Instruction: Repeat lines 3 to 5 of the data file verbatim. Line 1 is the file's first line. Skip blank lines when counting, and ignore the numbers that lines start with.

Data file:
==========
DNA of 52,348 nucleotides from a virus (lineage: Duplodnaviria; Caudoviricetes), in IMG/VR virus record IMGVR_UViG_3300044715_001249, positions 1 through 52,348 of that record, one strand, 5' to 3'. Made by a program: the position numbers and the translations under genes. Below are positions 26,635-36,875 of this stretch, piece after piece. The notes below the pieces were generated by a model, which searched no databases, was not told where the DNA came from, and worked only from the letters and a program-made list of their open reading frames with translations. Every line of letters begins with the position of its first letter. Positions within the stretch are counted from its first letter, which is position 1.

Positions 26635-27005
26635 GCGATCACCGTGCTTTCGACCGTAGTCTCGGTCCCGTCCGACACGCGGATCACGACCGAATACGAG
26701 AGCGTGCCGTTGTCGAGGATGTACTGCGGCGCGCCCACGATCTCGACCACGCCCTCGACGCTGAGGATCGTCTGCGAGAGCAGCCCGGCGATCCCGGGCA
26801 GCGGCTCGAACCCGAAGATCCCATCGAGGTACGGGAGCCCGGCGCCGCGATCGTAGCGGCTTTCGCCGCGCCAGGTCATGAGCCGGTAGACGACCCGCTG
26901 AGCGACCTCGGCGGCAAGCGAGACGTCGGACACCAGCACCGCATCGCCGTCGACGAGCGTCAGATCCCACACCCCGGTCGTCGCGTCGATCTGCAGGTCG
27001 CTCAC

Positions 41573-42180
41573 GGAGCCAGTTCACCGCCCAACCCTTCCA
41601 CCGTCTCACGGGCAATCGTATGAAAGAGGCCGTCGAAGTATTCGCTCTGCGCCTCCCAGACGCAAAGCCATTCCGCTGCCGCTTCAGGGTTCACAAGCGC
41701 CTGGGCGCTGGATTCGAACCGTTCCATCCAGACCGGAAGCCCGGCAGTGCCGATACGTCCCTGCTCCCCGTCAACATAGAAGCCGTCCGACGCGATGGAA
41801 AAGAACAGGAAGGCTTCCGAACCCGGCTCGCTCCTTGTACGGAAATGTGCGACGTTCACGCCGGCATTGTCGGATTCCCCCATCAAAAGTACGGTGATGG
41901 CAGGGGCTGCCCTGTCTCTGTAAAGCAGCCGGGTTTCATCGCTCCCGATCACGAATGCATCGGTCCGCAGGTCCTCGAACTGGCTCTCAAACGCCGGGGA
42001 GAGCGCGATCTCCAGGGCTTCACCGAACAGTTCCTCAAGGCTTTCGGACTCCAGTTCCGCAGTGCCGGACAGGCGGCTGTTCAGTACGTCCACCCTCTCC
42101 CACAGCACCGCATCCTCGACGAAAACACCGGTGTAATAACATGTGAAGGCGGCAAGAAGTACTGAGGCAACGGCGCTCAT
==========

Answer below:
26635 GCGATCACCGTGCTTTCGACCGTAGTCTCGGTCCCGTCCGACACGCGGATCACGACCGAATACGAG
26701 AGCGTGCCGTTGTCGAGGATGTACTGCGGCGCGCCCACGATCTCGACCACGCCCTCGACGCTGAGGATCGTCTGCGAGAGCAGCCCGGCGATCCCGGGCA
26801 GCGGCTCGAACCCGAAGATCCCATCGAGGTACGGGAGCCCGGCGCCGCGATCGTAGCGGCTTTCGCCGCGCCAGGTCATGAGCCGGTAGACGACCCGCTG